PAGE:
Stifel Shakes Up Board, Insiders Step Down
Six Stifel Financial Corp. executives resigned from the St. Louis-based company’s board of directors earlier this week in an effort to reduce “insider” influence, and one gave up his operating responsibilities.
In a filing with the Securities and Exchange Commission, Stifel said that Chief Financial Officer and head of retail brokerage James Zemlyak along with five colleagues in charge of investment banking and capital markets areas resigned as of its annual meeting on June 6 “to reduce the number of inside directors.”
The insiders, who included the former heads of businesses such as Ryan Beck & Co., Keefe Bruyette and Woods and Legg Mason’s capital markets units that Stifel has purchased over the past decade, represented just under one-third of the company’s 20-member board.
Some consulting firms that advise institutional investors on corporate governance had indicated concern about the board makeup, said a person familiar with the issue.
The only insider to give up his managerial duties is Thomas P. Mulroy, who was co-president of the company and co-head of its institutional group with responsibility for institutional equity and fixed income sales, trading and research. Mulroy joined Stifel in 2005 from Legg Mason, where he was in charge of equities.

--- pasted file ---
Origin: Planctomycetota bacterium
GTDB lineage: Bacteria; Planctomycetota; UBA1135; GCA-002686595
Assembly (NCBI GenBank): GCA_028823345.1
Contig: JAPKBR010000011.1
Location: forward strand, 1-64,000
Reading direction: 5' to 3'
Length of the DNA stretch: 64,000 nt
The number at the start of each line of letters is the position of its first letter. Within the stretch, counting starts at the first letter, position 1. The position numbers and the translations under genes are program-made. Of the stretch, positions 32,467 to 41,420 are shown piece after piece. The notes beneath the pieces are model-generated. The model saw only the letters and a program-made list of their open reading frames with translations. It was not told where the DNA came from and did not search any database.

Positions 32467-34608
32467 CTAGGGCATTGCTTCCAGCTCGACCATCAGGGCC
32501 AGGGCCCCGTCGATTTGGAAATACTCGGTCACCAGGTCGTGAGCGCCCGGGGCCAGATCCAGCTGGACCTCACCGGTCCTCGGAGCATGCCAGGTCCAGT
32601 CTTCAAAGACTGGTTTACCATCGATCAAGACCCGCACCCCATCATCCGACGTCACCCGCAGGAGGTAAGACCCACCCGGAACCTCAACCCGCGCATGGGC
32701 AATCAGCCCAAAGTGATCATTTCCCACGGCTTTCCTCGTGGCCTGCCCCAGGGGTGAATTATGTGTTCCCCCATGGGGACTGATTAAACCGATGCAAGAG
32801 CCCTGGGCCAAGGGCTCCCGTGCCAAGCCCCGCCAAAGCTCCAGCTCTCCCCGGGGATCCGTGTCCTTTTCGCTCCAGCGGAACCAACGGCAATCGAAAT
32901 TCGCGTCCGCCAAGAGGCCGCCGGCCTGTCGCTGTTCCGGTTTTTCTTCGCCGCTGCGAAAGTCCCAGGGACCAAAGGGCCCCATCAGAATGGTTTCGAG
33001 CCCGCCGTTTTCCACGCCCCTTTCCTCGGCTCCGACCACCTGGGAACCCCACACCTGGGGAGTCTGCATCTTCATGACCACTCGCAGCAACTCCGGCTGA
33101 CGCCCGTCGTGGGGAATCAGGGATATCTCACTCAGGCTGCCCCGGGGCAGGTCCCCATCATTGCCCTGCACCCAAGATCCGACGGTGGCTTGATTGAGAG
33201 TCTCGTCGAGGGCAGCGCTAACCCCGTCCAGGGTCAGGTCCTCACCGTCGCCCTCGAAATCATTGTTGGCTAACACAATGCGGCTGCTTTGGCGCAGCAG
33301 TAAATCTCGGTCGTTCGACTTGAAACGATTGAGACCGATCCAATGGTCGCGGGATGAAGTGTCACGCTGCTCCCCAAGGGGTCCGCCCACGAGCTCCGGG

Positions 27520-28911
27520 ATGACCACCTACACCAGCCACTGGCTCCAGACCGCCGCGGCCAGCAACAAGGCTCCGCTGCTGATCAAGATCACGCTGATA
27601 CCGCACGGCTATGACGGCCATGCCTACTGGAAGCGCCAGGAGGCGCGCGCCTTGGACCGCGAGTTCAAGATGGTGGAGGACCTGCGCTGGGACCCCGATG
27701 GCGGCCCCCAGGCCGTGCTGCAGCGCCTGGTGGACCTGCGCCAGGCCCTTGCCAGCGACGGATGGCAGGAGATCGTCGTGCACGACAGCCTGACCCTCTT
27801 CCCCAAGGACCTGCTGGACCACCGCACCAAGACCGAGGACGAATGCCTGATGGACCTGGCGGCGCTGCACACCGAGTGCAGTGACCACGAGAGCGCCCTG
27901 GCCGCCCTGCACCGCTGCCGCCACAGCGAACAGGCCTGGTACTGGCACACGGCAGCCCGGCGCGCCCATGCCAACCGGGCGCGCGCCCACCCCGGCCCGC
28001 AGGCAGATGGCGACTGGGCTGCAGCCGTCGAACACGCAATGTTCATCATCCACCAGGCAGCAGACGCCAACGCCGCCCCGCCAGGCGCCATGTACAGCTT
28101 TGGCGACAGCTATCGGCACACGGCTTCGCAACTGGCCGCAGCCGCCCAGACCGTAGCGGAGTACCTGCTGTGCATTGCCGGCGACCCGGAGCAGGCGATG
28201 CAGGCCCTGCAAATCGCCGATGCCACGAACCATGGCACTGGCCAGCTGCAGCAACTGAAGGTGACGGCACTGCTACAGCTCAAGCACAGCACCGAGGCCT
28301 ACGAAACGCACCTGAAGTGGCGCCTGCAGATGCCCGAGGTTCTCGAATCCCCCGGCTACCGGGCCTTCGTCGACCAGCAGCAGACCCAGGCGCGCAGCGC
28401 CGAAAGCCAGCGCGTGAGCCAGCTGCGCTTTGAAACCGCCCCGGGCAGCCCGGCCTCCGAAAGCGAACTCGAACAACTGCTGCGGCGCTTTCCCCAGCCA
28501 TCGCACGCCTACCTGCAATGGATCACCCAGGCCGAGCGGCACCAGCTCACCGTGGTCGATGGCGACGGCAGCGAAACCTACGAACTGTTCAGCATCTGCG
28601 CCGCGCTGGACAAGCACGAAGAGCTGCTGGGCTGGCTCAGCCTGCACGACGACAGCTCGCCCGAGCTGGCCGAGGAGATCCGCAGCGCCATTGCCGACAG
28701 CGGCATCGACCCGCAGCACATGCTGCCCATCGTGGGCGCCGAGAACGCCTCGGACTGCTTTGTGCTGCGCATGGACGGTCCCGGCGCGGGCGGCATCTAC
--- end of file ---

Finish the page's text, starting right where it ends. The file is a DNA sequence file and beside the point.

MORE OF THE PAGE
Victor Nesi, a former Merrill Lynch executive who had been co-head of the institutional group and who also resigned from the board, will remain as sole head of the business.
“I don’t know if this is corporate governance-related or about challenged performance,” said Steven Chubak, a securities analyst at Nomura Instinet who follows Stifel. “It did strike me as unusual to have two guys from institutional on the board.”
Nomura two weeks ago downgraded Stifel to neutral from buy, largely out of concern that its core retail brokerage business will be hurt by revenue declines and potential litigation costs related to the Department of Labor fiduciary rule that becomes partially effective this Friday.
Chubak, who also lowered target price estimates for Raymond James Financial and LPL Financial, said that capital markets activities have been under pressure industrywide because of lower equity trading volume and lack of volatility. The earnings impact of the DOL rule on Stifel and other retail brokerage firms is unlikely to be strong at first but “the risk of the private right to action,” class-action lawsuits that would be permitted as of January 2018 under the rule as currently constructed, is an area Chubak said he is concerned about.
In addition to Zemlyak, Mulroy and Nesi, other executives who resigned from Stifel’s board are:
Richard J. Himelfarb, the head of investment banking who joined Stifel in December 2005 when it bought Legg Mason’s capital markets business; Keefe, Bruyette & Woods President and CEO Thomas B. Michaud, who joined in October 2011 when Stifel CEO Ron Kruszewski pushed deeper into investment banking by buying KBW; and Ben A. Plotkin, the chairman and CEO of Ryan Beck who joined when Stifel bought his firm in 2007.
Zemlyak, Himmelfarb and Plotkin had been vice chairmen of the board.